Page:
• Or, (and this is what I do), open your main BibTeX file in a recent, stand-alone version of JabRef and use the ‘write XMP data’ option to make sure that the PDFs themselves contain their own reference data. When you import these PDFs, you can then use the reference embedded in the PDF itself to create a new and separate project-specific BiBteX file.

JabRef’s XMP writing option:

This third option is preferable to me for several reasons:

1. I don’t want to see all my references in every new project – it’s distracting.
2. XMP data can be read by lots of other bits of software so it makes my reference library somewhat more portable. Also, if I lose my BibTeX file in some catastrophic data loss episode, as long as I have my PDFs with XMP bibliographic data I can pretty much reconstruct my literature, annotation and reference archive from just those files.
3. I may want to update my bibliographical records for a new project, but keep the references of older projects intact. Although I’m aware that I improve my bibliographies continually and incrementally, I really want to control how I change them. For example, if I continually use my default project BibTeX file, symlinked in to each new sub-project as in option 1, I may not be able to re-generate a paper I wrote three years ago before I made those changes and improvements. I really want that paper to be re-created exactly as it was when I wrote it, including all the reference details and errors. I can always update an old BibTeX file from an old project easily – because the PDF file itself now contains the latest up-to-date XMP data.

I see this feature of the latest, stand-alone version of JabRef (not available in Docear’s embedded version of JabRef) as a significant plus in terms of the sustainability of this approach to literature management.

Things I didn’t cover but may post about in the future

There are lots of other things you can do using this approach to Docear – and Docear’s approach in general, a few I can think of that I didn’t cover are:

• Using the command line to search/filter your annotations.
• Using recoll, spotlight or similar configurable full text search systems on your repository.
• Importing folder structures containing other research materials into your map.
• Using Docear (or freeplane) to take detailed and well structured notes during lectures.
• Using Docear to manage and search Jeffersonian transcripts of conversational data.

If you have any questions or would like to hear about these, drop me an email or get me on @saul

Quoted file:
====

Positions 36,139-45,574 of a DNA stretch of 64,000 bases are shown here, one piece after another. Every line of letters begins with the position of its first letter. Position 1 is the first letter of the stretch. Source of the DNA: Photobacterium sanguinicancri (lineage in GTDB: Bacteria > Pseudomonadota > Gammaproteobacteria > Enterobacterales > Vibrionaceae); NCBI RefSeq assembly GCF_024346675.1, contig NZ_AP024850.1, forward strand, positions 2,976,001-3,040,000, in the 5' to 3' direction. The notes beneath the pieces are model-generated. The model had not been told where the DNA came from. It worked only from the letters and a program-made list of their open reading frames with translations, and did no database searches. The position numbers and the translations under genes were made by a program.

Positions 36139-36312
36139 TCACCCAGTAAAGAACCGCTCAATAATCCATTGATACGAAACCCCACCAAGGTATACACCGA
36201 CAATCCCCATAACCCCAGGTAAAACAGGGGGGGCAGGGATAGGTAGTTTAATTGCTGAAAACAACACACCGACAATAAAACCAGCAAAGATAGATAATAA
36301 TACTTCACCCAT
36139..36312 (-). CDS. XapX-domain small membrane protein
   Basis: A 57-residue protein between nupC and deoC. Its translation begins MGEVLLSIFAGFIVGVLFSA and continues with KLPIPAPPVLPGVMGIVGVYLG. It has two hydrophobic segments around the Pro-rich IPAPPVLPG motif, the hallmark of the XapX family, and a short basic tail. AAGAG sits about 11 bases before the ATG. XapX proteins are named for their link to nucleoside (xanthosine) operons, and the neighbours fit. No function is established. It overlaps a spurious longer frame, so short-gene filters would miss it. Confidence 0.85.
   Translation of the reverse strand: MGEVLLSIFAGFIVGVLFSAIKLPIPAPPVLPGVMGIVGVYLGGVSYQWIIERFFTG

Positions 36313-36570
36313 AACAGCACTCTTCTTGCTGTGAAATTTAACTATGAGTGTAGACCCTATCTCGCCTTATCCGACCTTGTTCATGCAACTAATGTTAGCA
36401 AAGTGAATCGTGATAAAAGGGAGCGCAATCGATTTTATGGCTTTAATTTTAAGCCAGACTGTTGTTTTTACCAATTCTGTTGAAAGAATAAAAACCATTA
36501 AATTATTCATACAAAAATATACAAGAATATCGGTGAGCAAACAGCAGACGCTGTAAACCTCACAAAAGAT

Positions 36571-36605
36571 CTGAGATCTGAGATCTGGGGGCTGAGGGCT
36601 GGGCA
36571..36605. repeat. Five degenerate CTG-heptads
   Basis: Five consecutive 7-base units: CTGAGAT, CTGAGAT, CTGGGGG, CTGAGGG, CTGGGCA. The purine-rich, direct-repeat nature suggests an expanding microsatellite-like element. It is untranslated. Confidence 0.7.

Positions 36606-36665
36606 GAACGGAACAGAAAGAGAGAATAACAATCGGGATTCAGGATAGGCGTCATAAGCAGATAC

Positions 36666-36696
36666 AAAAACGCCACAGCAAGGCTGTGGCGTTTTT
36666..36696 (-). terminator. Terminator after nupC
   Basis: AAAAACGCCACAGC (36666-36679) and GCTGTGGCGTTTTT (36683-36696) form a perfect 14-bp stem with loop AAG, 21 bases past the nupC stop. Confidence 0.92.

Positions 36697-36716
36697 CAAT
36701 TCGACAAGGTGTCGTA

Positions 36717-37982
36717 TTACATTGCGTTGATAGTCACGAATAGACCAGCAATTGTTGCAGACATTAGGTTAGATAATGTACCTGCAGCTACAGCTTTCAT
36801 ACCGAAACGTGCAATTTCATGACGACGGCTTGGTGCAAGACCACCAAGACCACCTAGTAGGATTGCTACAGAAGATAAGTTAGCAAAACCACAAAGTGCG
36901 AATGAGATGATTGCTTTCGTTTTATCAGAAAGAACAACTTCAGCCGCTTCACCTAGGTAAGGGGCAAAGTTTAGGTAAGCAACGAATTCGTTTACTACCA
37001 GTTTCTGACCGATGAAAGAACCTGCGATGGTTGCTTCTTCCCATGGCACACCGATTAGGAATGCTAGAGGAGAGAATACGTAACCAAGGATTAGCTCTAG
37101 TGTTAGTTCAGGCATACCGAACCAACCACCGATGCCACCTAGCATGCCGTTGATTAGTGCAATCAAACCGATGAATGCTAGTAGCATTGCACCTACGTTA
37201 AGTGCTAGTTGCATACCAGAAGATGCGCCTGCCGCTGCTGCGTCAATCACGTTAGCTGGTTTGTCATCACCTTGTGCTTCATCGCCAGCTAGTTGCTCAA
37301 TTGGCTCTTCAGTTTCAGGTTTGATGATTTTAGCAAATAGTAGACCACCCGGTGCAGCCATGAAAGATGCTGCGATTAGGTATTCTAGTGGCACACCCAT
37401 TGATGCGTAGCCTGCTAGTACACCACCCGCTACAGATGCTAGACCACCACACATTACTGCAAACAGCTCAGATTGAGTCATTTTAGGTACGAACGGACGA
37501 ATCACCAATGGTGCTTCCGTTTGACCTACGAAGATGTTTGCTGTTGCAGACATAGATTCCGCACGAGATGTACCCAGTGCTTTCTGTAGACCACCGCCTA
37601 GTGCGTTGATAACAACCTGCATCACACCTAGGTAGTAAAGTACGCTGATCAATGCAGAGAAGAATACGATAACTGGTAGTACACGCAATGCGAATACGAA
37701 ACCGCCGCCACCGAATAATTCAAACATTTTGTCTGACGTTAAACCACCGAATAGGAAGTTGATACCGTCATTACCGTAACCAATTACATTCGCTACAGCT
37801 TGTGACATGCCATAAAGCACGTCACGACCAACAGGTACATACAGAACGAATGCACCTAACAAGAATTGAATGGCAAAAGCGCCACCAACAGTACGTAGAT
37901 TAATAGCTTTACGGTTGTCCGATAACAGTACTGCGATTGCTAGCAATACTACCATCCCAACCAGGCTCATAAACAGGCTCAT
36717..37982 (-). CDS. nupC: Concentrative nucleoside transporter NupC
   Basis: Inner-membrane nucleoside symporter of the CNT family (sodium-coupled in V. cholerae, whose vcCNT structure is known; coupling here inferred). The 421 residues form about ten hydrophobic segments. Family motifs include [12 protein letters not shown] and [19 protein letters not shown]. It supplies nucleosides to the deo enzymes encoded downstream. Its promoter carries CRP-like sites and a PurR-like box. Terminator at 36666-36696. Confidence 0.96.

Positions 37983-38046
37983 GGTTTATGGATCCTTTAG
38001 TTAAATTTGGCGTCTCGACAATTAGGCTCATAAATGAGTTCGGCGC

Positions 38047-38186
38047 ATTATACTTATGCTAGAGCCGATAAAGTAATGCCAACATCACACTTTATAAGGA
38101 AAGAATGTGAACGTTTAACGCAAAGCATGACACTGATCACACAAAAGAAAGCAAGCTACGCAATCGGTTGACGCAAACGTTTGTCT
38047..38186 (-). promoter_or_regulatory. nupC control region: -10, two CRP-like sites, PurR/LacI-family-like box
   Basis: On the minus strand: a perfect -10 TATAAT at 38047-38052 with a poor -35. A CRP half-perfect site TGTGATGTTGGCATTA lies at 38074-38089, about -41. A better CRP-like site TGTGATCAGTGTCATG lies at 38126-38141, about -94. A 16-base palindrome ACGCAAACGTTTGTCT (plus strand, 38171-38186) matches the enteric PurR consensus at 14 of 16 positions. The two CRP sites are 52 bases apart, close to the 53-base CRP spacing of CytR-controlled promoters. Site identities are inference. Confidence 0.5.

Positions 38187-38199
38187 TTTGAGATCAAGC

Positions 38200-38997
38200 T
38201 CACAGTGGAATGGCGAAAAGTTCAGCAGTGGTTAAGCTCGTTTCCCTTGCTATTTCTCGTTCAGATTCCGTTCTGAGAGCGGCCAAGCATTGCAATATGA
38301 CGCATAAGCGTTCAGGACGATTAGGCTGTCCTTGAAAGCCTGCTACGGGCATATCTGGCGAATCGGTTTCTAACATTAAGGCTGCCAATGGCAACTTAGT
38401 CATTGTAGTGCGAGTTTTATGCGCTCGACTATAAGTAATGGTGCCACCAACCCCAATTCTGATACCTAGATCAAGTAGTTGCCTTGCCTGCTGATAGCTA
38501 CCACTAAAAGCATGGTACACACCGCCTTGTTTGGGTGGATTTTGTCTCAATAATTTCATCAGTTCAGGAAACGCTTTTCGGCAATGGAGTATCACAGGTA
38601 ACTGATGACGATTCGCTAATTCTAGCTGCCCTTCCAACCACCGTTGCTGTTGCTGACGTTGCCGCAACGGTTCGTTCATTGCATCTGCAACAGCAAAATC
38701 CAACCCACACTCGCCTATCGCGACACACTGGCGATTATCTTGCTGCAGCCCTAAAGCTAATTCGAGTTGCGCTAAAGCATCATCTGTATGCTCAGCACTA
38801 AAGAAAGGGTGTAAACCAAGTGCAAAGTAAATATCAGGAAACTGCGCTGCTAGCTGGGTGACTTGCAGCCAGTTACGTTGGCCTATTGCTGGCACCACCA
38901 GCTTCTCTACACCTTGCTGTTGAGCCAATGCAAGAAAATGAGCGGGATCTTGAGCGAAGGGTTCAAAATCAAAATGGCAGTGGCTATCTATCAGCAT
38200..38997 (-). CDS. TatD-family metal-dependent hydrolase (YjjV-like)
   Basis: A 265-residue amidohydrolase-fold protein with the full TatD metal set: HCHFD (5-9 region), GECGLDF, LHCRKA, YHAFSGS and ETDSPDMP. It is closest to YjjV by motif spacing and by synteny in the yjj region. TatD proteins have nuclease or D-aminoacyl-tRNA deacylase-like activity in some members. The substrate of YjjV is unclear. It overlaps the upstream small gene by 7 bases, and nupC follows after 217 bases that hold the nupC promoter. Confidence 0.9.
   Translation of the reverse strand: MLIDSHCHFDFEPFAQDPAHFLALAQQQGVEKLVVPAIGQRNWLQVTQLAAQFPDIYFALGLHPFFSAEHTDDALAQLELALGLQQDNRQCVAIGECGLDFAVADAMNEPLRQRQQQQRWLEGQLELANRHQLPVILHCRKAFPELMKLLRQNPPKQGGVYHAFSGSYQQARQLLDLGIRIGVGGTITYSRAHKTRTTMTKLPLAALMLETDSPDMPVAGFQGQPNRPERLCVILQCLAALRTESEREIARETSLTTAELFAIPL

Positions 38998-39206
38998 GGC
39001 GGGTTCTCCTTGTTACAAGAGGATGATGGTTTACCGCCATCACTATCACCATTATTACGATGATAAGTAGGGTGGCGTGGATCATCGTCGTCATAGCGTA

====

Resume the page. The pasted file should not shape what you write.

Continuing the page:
Notes

1. ^ Because I like small tools for simple jobs, I actually do this using JabRef in stand-alone mode, along with JabRef’s rename files plugin to do this automatically and configurably. NB: Docear will do this automatically in upcoming versions – the feature is already in there, just not quite ready yet.

This is part I of a two-part post in which I will walk you through some key parts of a technically-savvy user’s long-term literature review and maintenance strategy. In part I you will learn how to use Docear to:

• take notes while reading that won’t get lost or damaged by your software,
• organise notes and annotations so you won’t forget why you took them,

In part II, should you choose to get geeky and read that bit too, you will learn to:

• maintain associated bibliographical records,
• use Docear in a way that will keep your literature reviewing current for years to come.

Introduction

What this guide is for

There are many software systems that purport to be helpful in managing academic literature, and everyone swears by their own. My belief about software is that it’s usually a nightmare, and your choice should be driven by considerations of damage limitation. With that in mind, I am using Docear to limit the damage that software can do to my literature reviewing and thesis preparation process.

This guide will outline some ways to use this software with long-term sustainability in mind. If you don’t know what Docear is, you could spend 6 minutes watching this video.

If you’re starting a PhD or a research process, and thinking about how to keep up with the literature long-term, you might want to think about using Docear in the ways described here. To get started with that, first download and install Docear, read Docear’s own very good user guide to understand the basics, then come back and read this1.

Why Docear works for a long-term research strategy